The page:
Recycling in Burns Lake has been undergoing so many changes over the past two years and yet, the village is yet to see the Recycle BC program back at the depot or a recycle program specifically for dumping commercial and institutional mixed-paper waste and cardboard waste.
Last year, the Burns Lake Recycle Depot ended its contract with Recycle BC while it was under depot manager Kai Joung. Recycle BC then renewed its contract with the Regional District of Bulkley-Nechako (RDBN) who in turn started a recycle program at its transfer station. Within six months of all these changes, the previous owner of the local depot bought it back and put in a request for a contract with Recycle BC. The owner, Chris Beach, has however still not heard back from the non-profit headquartered in Vancouver.
“Since we lost the program, we have requested that we get it back and I still haven’t heard anything,” said Beach. Beach insisted that he would like to run the program in his depot even though he might lose a bit of money or just break even because it was convenient for the locals and it made his depot a full-service depot.
For now, his depot accepts recycles for beverage containers, electronics, small appliances, power tools, light bulbs and light fixtures, alarms and smoke detectors, paints, cellphones and batteries. “The only thing that we don’t do right now is Recycle BC—that’s the only major program that we don’t do,” said Beach.
However, at the beginning of the year, the depot also lost the RDBN’s waste management bin for industrial, commercial and institutional mixed paper, that used to be placed outside the depot. Janette Derksen, the RDBN’s deputy director of environmental services said that the reason behind this move was mainly because it was getting costly to keep it there for a commodity-based material. “It cost us to actually have it recycled, so it wasn’t very cost effective to have it there,” she added.
No alternative facility for disposing off these materials is available at the RDBN’s transfer station. Earlier this week, when a few residents went to discard their magazines and tourist books, the people at the RDBN’s transfer station sent them back saying they don’t accept these materials. The residents then had to throw away these recyclable materials in trash.
“My real issue is there is no place in town for corporations—like schools and businesses to recycle their paper products. I worry that complacency might start to set in,” said David Hutton, a teacher at the William Konkin Elementary school. Hutton, being an educator, has been trying to instill the good habits of recycling among his students and feels all the efforts will be for naught if Burns Lake doesn’t get back the recycling for commercial paper waste soon. “All the work that has gone into having students and staff to buy into this program—now that paper recycling is not available—that instinct is going to shift back to just throwing it all in the garbage.”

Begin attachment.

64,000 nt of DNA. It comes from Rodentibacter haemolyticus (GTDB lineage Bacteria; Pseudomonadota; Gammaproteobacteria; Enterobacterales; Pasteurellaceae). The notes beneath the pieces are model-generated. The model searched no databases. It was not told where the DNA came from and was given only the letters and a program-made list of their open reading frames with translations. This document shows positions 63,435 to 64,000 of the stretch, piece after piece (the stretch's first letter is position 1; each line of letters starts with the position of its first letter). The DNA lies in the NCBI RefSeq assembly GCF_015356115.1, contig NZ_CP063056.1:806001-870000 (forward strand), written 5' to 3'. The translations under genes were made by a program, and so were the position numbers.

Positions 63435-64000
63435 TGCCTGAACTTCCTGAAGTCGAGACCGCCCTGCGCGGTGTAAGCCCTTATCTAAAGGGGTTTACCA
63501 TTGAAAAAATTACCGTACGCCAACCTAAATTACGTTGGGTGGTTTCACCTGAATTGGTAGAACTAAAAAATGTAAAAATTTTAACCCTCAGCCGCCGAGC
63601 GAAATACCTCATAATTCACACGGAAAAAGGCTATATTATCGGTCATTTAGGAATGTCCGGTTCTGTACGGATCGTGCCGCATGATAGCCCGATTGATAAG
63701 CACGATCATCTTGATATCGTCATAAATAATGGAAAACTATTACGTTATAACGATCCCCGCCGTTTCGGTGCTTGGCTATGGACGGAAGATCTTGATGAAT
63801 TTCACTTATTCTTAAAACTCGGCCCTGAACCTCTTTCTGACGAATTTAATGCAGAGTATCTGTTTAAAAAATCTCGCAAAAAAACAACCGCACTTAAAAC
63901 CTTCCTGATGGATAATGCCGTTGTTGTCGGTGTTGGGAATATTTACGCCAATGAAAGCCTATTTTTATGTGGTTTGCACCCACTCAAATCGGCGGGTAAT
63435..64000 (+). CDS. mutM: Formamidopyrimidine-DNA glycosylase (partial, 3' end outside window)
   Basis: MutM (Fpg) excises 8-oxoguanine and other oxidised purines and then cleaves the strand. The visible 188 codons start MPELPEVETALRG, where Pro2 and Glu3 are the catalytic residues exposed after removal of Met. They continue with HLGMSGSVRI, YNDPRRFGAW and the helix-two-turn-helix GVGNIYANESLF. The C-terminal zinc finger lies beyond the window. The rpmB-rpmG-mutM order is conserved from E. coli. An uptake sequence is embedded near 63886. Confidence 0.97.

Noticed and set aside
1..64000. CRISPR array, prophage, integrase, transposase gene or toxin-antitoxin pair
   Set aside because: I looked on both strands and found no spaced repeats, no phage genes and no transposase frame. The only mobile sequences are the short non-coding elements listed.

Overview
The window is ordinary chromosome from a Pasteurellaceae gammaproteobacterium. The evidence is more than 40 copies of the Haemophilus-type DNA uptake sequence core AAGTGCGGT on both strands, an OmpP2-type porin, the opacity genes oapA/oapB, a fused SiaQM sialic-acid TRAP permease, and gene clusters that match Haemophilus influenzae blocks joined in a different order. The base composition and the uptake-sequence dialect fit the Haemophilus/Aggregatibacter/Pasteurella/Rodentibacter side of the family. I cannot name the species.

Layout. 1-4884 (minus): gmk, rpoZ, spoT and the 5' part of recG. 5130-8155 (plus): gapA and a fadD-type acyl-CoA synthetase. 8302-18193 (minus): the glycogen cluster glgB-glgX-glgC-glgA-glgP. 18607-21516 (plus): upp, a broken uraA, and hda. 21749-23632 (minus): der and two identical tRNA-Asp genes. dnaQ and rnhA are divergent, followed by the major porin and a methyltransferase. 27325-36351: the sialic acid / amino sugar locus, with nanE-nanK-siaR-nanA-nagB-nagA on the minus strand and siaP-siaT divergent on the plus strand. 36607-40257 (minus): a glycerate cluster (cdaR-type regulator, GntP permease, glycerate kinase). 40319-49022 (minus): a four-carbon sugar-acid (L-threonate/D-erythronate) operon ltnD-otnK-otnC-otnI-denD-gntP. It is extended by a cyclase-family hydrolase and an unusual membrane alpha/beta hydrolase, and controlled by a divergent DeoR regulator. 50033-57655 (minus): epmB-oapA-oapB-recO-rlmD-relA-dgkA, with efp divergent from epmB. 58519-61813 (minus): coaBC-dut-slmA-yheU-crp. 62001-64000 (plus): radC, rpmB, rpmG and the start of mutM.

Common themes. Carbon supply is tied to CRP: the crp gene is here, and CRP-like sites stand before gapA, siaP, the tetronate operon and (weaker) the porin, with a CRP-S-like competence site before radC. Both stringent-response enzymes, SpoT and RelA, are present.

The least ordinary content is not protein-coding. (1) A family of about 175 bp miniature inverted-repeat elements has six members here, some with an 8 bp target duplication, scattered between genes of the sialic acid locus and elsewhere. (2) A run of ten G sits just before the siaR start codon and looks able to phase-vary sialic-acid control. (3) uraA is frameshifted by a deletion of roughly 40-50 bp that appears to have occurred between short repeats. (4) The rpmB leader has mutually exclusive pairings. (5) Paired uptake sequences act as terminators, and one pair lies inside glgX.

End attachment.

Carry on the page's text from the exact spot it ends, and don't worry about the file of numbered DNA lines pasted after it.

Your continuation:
Derksen informed that what material gets accepted at the station depends on where the material comes from mainly because of the restrictions on what can be accepted as per the Recycle BC program. Bound books, magazines, brochures, large amounts of books, or pamphlets—anything coming from industries or organizations cannot be accepted at the transfer station. “If you as a homeowner, has a small book that is maybe not bound, or a magazine, you can throw it in with your residential recycling and it will be recycled through the recycle BC program. But if Chamber of Commerce for example, has a box of the same brochure, or books, we cannot recycle it up there because they are a business,” she explained.
Mark Fisher, the Area A Director of the RDBN pointed out that recycling is a much more complicated topic than it looks. He noted that there are restrictions on what the transfer station can and cannot accept, and it is all part of a big picture. He talked about how China stopped accepting recycling from other countries and that has resulted in countries and provinces rethinking their recycling strategies. “That’s why small jurisdictions, like the regional district, don’t accept commercial recycling because there is no way to deal with it,” he added. He also said that the regional districts have been trying to pressure the province into including commercial waste management just like residential waste management and said that another reason that the transfer station doesn’t accept commercial waste is because even though the residential program is going great, the district being small, doesn’t have the ability to get rid of even the residential material without the provincial program in place. So not having a provincial program for commercial waste management is a big reason why they don’t accept certain materials.
“The regional district really, strongly feels for the businesses here locally because here, in Burns Lake, there isn’t a proper way to recycle their material cost effectively,” said Derksen, adding that RDBN is currently looking for solutions that they can do cost effectively, especially with cardboard from industries and organizations. Fisher also suggested that they were looking at some solutions to be able to manage cardboard waste and some local companies have shown interest in coming up with a solution together for commercial and industrial cardboard waste.
“All regional districts in the province have been lobbying the province, it hasn’t been just the Bulkley-Nechako politicians, it’s a BC problem,” informed Derksen.
Hutton believes it is about more than just pointing fingers. He believes that it is simply about British Columbians being leaders in sustainability, waste reduction, green revolution, seeing as the province is at the forefront of all such measures. “But how can we be leaders when, in our own town we don’t even have anywhere to recycle our paper products. It seems crazy to me.”